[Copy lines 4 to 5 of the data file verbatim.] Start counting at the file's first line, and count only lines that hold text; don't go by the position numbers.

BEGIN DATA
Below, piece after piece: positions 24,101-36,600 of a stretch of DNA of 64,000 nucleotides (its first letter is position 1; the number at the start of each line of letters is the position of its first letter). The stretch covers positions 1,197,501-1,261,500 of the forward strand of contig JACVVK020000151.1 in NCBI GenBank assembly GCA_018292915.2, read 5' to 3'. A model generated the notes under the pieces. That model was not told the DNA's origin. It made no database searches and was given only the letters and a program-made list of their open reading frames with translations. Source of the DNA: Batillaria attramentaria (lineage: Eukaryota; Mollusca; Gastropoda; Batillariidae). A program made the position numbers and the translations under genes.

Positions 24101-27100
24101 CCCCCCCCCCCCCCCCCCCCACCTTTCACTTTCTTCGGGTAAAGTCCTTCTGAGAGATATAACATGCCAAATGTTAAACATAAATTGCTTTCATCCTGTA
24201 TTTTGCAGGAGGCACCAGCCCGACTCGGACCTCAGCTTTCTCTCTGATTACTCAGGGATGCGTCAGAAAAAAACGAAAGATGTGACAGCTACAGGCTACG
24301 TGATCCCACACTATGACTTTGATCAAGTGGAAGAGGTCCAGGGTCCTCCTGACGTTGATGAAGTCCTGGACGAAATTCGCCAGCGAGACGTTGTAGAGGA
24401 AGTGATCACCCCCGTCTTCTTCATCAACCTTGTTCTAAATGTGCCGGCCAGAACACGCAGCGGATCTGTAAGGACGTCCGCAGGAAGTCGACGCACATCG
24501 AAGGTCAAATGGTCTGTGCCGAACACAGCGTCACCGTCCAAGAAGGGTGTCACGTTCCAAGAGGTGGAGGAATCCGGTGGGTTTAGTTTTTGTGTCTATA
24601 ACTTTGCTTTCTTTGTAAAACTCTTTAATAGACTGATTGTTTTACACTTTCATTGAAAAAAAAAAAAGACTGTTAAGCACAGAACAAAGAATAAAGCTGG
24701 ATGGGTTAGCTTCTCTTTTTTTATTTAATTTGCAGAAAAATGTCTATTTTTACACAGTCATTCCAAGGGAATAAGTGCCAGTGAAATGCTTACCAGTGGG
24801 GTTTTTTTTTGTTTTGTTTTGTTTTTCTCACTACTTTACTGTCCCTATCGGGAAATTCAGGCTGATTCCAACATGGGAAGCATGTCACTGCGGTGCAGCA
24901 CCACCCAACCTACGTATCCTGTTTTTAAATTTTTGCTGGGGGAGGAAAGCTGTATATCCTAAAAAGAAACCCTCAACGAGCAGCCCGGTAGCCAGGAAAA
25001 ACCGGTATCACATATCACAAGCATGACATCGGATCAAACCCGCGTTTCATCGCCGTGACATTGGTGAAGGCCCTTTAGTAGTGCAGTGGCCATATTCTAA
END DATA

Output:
24201 TTTTGCAGGAGGCACCAGCCCGACTCGGACCTCAGCTTTCTCTCTGATTACTCAGGGATGCGTCAGAAAAAAACGAAAGATGTGACAGCTACAGGCTACG
24301 TGATCCCACACTATGACTTTGATCAAGTGGAAGAGGTCCAGGGTCCTCCTGACGTTGATGAAGTCCTGGACGAAATTCGCCAGCGAGACGTTGTAGAGGA